Whether it’s a quiet game of golf on a championship course, a pleasant stroll through a national park, splashing along the coast of an island in the Hebrides or an airborne obstacle course through forest vaults, the activities available will allow you to experience the best of Scottish nature. So what are you waiting for?
Hiking in Scotland
From family walks to long marches of experienced, the Highlands are the delight of all hikers. The paths are passable from April to October, sometimes with some snow at the beginning of the season. The Munros, named after their compiler (at the end of the nineteenth century), designate some 282 peaks above 3000 feet (914 m), which every Scottish mountaineer makes a point of climbing during his existence. Whoever attacks these mountains practice therefore munro bagging!
Cycling in Scotland
There are many ways to explore Scotland, but it is true that cycling is far from being the most unpleasant. There are several options for exploring Scotland by bike: you can spend a holiday on two wheels or go on short bike trips to enjoy the morning or afternoon. With many options for renting bicycles or cycling routes, nothing is easier than going up a gear during your holidays. Then ride and visit Scotland with its network of dedicated bike lanes!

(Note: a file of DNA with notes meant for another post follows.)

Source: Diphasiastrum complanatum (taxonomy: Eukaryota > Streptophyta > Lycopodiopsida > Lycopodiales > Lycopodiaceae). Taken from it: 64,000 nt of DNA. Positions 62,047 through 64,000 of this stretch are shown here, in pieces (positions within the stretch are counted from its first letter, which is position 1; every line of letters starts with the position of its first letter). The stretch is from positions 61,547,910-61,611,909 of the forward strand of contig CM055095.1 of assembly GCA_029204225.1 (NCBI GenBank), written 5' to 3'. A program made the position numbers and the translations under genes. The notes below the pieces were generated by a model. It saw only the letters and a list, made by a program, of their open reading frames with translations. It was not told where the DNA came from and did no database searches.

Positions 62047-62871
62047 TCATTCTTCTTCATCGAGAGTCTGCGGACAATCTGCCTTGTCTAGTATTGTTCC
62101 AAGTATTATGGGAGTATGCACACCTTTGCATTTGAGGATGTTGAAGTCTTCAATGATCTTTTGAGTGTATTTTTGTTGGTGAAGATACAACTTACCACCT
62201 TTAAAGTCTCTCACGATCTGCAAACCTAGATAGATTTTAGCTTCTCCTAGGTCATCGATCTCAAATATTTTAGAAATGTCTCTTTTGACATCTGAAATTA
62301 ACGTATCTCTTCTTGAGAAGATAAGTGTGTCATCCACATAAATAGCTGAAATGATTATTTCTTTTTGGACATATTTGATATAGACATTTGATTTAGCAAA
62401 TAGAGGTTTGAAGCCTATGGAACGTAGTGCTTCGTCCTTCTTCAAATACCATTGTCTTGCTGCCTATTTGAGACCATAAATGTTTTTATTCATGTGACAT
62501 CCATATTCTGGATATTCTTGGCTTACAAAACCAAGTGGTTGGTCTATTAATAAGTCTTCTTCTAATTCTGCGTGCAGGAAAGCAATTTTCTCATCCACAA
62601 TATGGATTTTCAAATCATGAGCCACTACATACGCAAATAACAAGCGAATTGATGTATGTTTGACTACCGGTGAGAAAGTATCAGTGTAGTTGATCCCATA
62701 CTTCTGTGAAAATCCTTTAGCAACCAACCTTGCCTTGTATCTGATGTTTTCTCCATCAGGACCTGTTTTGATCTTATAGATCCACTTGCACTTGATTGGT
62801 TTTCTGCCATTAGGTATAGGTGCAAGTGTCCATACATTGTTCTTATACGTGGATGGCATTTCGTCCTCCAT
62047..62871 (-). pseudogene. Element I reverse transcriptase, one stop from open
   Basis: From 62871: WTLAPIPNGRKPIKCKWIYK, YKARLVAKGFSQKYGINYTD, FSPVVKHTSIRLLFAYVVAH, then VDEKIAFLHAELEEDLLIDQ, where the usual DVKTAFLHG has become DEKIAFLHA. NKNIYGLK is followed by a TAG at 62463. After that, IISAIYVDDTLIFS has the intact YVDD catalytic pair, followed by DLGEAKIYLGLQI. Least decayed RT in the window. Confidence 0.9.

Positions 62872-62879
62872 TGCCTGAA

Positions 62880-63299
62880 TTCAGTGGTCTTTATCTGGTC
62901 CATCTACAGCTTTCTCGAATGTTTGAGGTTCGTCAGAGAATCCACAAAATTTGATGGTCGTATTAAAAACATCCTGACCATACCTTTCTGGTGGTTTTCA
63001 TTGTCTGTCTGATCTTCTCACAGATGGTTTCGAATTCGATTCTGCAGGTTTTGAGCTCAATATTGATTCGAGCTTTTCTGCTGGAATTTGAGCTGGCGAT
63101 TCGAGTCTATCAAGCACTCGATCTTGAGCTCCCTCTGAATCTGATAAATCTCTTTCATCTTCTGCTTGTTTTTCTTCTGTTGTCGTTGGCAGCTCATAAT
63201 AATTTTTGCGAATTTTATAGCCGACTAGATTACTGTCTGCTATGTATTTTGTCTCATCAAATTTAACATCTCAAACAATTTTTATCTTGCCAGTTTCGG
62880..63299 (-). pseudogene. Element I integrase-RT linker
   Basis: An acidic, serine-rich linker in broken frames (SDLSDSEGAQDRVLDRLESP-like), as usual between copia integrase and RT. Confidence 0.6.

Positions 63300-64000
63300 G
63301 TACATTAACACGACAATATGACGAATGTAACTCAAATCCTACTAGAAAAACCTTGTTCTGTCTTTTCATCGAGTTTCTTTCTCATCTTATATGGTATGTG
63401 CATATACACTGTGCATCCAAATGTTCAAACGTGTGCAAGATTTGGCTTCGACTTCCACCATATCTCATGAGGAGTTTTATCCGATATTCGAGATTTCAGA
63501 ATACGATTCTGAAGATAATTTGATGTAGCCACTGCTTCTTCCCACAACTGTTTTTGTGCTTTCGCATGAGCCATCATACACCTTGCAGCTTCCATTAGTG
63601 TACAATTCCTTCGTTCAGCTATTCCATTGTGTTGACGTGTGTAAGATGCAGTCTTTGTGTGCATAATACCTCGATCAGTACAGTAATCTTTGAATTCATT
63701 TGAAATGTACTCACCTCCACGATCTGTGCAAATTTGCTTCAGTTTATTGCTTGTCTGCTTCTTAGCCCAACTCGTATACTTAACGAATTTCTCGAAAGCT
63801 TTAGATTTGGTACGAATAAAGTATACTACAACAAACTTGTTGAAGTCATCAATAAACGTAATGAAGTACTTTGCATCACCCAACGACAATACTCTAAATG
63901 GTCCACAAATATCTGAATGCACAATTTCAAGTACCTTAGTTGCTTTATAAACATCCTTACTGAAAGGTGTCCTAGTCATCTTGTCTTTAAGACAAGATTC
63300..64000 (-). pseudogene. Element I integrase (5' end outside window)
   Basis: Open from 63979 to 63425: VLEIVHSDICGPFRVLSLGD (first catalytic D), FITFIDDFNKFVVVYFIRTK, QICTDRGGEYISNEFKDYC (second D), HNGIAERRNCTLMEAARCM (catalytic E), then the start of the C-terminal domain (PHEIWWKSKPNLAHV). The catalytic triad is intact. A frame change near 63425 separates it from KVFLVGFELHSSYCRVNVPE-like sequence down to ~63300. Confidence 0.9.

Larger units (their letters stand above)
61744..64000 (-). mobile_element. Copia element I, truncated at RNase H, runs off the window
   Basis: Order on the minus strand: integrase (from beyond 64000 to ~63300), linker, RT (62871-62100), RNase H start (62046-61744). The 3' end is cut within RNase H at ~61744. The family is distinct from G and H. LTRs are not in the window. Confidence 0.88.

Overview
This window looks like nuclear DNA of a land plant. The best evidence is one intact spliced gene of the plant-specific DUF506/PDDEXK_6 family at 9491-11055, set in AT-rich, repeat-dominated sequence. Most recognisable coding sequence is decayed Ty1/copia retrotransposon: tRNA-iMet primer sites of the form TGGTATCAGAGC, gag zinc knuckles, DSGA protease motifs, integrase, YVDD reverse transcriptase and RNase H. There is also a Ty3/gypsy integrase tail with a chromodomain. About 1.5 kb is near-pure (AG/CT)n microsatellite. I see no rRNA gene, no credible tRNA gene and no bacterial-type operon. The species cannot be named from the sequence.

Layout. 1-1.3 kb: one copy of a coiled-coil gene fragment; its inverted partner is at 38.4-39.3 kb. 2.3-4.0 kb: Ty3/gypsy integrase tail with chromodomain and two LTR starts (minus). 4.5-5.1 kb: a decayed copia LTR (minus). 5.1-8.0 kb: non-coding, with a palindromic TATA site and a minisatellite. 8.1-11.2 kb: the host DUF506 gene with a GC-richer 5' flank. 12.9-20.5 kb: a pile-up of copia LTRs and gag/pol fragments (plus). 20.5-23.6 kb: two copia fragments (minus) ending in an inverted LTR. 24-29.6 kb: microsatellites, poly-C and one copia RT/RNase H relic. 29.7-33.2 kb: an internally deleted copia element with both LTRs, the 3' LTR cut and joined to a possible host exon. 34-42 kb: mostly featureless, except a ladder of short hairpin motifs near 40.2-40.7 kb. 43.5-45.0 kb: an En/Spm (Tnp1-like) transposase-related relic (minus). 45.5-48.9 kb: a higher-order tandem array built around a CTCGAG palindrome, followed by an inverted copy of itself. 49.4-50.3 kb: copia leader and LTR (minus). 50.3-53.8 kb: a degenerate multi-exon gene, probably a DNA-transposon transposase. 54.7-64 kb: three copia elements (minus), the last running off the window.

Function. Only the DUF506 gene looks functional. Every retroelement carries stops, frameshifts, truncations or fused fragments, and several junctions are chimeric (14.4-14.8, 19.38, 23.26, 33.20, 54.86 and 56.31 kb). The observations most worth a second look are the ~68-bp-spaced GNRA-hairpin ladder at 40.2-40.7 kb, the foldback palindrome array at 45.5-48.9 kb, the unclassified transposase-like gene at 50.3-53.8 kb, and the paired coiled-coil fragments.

The prestigious golf clubs of Edinburgh and Saint Andrews were founded in the mid-18th century by gentlemen who rubbed shoulders in the Masonic lodges. In 1868, finally, the ladies were allowed to survey the greens. Scotland has nearly 580 golf courses and, contrary to what we think, it is by no means an elitist sport. The oldest and most select greens require sponsorship, but you’ll find municipal land available for a few pounds (some are even free). Of course, there are also other great golf courses around Inverness and Loch Ness, which are not linked golf courses. These courses invite casual golfers and families to play and pay at very reasonable prices. Enjoy all the scenery and quality on superb high mountain courses and spend a very pleasant day.
Yes, it is possible to ski in winter in Scotland, in 5 resorts … even if the relief does not guarantee great emotions to the most experts! But it’s very expensive.
Cairngorm (near Aviemore): very busy, with a funicular! Glencoe was the pioneer resort in Scotland, with the steepest slopes. Glenshie is the largest, with a cross-country ski center nearby. Lecht, in the Northeast, is a small resort rather for beginners. Nevis Range, facing Ben Nevis, is equipped with state-of-the-art equipment. Finally, you can even go indoor in the Snow Factor, a complex located in the Braehead Arena in Glasgow. It’s not very green, is it?